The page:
The Kings Weston estate lands covered the whole area between Kings Weston House as far as the banks of the Severn and Avon. As the landowners the Miles family were in pole position to capitalise on the new infrastructure, but after the death of Philip Skinner Miles in 1888 the duty to develop the family's estate fell on his son, Philip Napier Miles. Almost everything now standing in Avonmouth from before the Second World War is, in some way, his achievement. Testament's to the family's role in the settlement of the area are reminders everywhere today, in street names, the Miles Arms pub, and perhaps most nobly in the an ornate carved stone family coat of arms, prominently facing the old dock gates, high up on the Royal Hotel on Gloucester Road.
Napier Miles was an active and enthusiastic landlord, keen to to right by his tenants, and with a strong sense of social responsibility. After a brief period employing the architect P J Byrne to erect a few formidable and robust terraces, vigorous in detail, but hardly innovative, he chose instead Frederick Bligh Bond as his estate architect. Bligh Bond's work, beginning in the 1890s, has given Avonmouth an incredible and rich collection of Edwardian buildings, many of considerable inventiveness and eccentricity that set the benchmark for all other development after him, and still gives the area a strong and unique identity within Bristol today.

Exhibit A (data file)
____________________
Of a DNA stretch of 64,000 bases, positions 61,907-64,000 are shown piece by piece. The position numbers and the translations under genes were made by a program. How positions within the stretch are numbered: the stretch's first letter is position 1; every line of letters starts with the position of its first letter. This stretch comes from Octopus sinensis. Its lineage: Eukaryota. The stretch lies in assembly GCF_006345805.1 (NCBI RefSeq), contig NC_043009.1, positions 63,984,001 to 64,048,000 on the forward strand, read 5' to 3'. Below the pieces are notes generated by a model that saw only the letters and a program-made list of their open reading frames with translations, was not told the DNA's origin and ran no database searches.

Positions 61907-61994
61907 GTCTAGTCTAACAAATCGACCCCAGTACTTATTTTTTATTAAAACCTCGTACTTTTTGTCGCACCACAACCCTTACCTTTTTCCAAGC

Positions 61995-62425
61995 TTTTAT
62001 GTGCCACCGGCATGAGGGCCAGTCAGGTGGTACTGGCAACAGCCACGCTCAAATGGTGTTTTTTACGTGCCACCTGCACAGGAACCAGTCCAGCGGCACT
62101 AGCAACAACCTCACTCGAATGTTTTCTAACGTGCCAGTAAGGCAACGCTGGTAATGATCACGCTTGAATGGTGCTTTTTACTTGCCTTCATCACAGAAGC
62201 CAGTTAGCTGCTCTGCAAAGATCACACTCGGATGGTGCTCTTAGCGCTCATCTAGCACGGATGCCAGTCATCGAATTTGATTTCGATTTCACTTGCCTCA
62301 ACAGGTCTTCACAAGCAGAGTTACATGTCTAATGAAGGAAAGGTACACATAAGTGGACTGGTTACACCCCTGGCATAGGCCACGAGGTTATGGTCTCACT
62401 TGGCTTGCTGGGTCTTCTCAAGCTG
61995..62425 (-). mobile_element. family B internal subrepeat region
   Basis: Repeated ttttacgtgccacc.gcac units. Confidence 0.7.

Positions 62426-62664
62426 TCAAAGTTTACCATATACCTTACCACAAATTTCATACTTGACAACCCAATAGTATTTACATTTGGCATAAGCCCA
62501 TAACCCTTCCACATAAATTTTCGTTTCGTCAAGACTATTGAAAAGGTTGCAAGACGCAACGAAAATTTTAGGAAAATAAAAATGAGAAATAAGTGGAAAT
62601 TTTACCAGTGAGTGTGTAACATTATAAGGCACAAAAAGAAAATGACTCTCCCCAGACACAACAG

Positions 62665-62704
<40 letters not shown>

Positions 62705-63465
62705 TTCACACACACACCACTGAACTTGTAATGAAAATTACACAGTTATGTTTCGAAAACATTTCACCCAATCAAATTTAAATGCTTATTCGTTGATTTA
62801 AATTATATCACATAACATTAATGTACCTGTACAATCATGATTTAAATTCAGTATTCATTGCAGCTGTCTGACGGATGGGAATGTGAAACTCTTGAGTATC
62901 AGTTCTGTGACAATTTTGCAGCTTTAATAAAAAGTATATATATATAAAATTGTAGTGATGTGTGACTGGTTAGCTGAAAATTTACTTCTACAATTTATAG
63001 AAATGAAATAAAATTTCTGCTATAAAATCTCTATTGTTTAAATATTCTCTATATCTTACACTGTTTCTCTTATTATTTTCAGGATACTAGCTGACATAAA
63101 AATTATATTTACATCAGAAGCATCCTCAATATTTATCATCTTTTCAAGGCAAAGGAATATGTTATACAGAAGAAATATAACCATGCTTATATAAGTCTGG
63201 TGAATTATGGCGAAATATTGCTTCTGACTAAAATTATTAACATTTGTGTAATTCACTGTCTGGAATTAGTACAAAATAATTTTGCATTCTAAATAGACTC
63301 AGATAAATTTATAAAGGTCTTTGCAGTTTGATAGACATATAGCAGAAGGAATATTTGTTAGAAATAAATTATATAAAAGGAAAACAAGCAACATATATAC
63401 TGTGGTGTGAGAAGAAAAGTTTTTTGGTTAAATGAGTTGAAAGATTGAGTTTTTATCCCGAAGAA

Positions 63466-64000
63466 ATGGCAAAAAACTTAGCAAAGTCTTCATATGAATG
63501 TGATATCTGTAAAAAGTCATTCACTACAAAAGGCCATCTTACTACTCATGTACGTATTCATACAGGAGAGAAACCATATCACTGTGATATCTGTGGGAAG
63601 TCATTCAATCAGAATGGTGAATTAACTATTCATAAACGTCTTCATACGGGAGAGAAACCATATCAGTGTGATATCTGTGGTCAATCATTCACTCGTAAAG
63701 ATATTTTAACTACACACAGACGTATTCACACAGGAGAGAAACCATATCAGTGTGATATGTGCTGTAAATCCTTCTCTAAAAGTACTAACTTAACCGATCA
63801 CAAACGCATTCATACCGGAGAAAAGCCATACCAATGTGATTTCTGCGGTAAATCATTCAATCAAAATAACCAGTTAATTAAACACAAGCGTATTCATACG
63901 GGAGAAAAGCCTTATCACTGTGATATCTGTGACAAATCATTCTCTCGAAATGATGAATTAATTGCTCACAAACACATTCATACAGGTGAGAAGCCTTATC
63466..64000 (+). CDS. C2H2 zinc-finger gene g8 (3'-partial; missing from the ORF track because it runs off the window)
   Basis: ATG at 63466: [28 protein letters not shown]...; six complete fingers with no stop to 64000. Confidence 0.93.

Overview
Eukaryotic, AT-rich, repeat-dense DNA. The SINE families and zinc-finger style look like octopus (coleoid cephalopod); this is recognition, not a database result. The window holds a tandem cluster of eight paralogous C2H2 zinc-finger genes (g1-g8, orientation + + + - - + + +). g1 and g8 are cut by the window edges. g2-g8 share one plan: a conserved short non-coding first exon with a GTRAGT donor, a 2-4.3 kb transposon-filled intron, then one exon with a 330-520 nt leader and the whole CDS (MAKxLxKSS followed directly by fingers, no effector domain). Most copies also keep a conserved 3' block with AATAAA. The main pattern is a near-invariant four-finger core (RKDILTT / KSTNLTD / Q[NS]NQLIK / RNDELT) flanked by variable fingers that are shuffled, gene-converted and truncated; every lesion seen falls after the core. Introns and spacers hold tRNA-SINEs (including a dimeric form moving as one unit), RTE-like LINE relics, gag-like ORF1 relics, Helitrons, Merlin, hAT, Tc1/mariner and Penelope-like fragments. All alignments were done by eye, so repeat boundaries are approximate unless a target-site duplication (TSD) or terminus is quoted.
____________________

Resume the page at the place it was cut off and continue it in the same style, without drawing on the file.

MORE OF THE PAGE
Napier Miles's own vision for Avonmouth was as part of "Kings Weston Estate", an ambitious masterplan to develop a huge new town around the docks. Thousands of acres of new offices, parks, factories and homes were laid out in a lavish promotional booklet, all linked with geometric gridded streets. A full insight into his plans can be seen in this heavily illustrated 1905 estate promotional brochure newly available through our website. However little came of these ambitious plans with the exception of St Andrews Road, and the new docks entrance. Bligh Bond also designed many buildings around Kings Weston House including the pretty 1901 entrance lodge off Kings Weston Lane as you enter the modern car park entrance for the cafe. Arguably Bligh Bond's best work was the Kings Weston Estate Office in High Street, Shirehampton, lamentably now demolished, but once the epicentre of the commercial promotion of Avonmouth as an investment opportunity.
After leaving the employ of Napier Miles, Bligh Bond made his name with a more exotic, and controversial career move by excavating he ruins of Glastonbury Abbey with the assistance of one of the long-dead monks who communicated to him and a spiritualist medium using 'automatic writing' (the medium was the husband of Carlyon de Lyle who we wrote about as the composer of The Lillypond; Kings Weston, in December last year). What the monk was doing through the architect's offices in Baldwin Street, where the sessions took place, is not known.
Since the death of Philip Napier Miles in 1935 the connection between Kings Weston and Avonmouth has been broken. Much of the land in the area still belongs to the family or their executors, but now separate from the mansion and its once-extensive estate.
The 150th anniversary of its foundation gives us an opportunity to reappraise Avonmouth, the people who built it, and to reconsider its familial relationship with Kings Weston. Later this year it's hoped that, with KWAG's support, Avonmouth 150 will develop into a project that will offer new opportunities to explore this forgotten historic quarter, through tours, talks, and guides, as well as enable local residents to record the historic character of the 'village' themselves.
The Royal Hotel and Gloucester Terrace is one of only two Listed Buildings in all of Avonmouth.